SUPREME COURT OF THE STATE OF NEW YORK APPELLATE DIVISION SECOND JUDICIAL DEPARTMENT
February 9, 2010
THE PEOPLE, ETC., RESPONDENT,
JOSEPH CALVELLO, APPELLANT.
Appeal by the defendant from a judgment of the Supreme Court, Richmond County (Collini, J.), rendered March 27, 2009, convicting him of criminal possession of a controlled substance in the first degree and criminal possession of a weapon in the second degree, upon his plea of guilty, and imposing sentence.
Published by New York State Law Reporting Bureau pursuant to Judiciary Law § 431.
This opinion is uncorrected and subject to revision before publication in the Official Reports.
JOSEPH COVELLO, J.P., DANIEL D. ANGIOLILLO, PLUMMER E. LOTT & SHERI S. ROMAN, JJ.
(Ind. No. 289/07)
DECISION & ORDER
ORDERED that the judgment is reversed, on the law, the plea is vacated, and the matter is remitted to the Supreme Court, Richmond County, for further proceedings consistent herewith.
The defendant moved to disqualify the Richmond County District Attorney's Office (hereinafter the DA's office) based upon an alleged conflict of interest arising out of the fact that he was represented in civil matters by an attorney who was the spouse of the then Bureau Chief of the Investigations Unit of the DA's office. By pleading guilty, the defendant automatically forfeited his right to appellate review of the denial of his motion to disqualify the DA's Office (see People v Konieczny, 2 NY3d 569; People v Hansen, 95 NY2d 227; People v Di Raffaele, 55 NY2d 234; People v Bump, 103 AD2d 974). Contrary to the defendant's contention, because his right to appellate review of this claim was forfeited, the defendant may not raise this issue on appeal, despite his plea being expressly conditioned, with the approval of the court, on his right to appeal the ruling (see People v Di Donato, 87 NY2d 992; People v O'Brien, 56 NY2d 1009; People v Thomas, 53 NY2d 338; People v Ward, 174 AD2d 589).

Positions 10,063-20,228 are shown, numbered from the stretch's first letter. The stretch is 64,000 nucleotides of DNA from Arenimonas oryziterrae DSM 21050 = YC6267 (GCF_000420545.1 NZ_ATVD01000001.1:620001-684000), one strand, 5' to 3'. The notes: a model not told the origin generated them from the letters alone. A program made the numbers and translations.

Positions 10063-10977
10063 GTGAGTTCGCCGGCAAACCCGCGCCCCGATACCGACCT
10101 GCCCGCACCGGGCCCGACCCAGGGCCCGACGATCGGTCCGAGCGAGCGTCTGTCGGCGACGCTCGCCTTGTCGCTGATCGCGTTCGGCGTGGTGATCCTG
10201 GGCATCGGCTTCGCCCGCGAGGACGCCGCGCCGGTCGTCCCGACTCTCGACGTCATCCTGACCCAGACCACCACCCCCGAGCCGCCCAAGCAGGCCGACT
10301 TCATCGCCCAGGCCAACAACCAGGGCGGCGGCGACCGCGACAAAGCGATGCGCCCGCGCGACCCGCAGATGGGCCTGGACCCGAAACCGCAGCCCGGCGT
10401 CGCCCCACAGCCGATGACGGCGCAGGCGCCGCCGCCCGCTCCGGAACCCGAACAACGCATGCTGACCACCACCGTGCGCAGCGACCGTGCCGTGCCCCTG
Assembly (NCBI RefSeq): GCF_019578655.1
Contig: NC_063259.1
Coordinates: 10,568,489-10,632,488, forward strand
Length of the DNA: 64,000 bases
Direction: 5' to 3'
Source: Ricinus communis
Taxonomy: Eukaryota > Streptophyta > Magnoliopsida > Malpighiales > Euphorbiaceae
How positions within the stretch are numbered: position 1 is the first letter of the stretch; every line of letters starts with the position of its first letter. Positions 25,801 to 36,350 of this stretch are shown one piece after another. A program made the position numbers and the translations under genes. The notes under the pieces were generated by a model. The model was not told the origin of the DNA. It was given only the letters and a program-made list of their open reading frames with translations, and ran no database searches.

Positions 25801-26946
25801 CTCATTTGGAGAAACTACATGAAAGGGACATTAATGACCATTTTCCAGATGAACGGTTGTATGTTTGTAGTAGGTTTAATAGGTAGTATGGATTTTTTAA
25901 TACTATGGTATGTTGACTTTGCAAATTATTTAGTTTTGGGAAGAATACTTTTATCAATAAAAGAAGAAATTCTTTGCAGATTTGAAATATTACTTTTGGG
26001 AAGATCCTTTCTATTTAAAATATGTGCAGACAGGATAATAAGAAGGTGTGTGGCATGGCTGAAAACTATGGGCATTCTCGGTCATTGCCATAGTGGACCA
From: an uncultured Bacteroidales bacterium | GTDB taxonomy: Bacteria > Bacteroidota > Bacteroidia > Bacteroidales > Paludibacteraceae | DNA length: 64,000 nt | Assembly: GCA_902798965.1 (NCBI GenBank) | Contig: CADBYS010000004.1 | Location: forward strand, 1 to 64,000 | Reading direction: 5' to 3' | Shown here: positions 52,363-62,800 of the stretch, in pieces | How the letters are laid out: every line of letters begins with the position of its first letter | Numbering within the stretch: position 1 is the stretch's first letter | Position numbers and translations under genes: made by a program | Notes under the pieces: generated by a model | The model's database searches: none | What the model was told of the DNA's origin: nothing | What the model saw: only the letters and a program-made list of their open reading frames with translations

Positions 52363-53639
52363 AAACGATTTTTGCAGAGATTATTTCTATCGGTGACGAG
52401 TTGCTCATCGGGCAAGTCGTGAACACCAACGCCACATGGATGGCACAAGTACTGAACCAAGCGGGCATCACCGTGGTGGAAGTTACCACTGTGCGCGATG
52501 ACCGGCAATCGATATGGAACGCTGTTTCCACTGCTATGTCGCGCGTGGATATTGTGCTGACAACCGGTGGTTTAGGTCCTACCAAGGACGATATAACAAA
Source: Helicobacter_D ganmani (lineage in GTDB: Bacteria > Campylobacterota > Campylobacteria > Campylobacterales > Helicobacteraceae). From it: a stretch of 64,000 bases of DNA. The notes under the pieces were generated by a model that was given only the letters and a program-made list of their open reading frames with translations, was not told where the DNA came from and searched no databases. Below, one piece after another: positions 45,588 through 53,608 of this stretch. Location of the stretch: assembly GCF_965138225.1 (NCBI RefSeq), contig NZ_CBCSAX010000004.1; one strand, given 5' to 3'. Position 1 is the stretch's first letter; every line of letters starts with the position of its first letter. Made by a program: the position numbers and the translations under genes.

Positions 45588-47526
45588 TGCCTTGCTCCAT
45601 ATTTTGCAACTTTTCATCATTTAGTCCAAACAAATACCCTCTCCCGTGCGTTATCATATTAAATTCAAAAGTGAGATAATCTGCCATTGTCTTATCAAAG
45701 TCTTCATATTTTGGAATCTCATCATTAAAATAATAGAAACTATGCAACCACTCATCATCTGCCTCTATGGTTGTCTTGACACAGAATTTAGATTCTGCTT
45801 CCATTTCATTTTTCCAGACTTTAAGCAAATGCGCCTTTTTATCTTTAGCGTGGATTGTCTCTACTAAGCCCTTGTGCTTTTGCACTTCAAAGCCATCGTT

However, as it is clear from the record that the defendant pleaded guilty in reliance upon a promise from the Supreme Court that could not be fulfilled, the defendant is entitled to withdraw his plea of guilty, if he is so advised, and the defendant has stated in his brief that, under these circumstances, he would want to withdraw his plea (see People v Di Raffaele, 55 NY2d 234; People v Selikoff, 35 NY2d 227, cert denied 419 US 1122; People v McCready, 296 AD2d 423; People v Ward, 174 AD2d 589; People v King, 152 AD2d 815).
In view of the foregoing, we do not pass upon the merits of the defendant's motion.
COVELLO, J.P., ANGIOLILLO, LOTT and ROMAN, JJ., concur.
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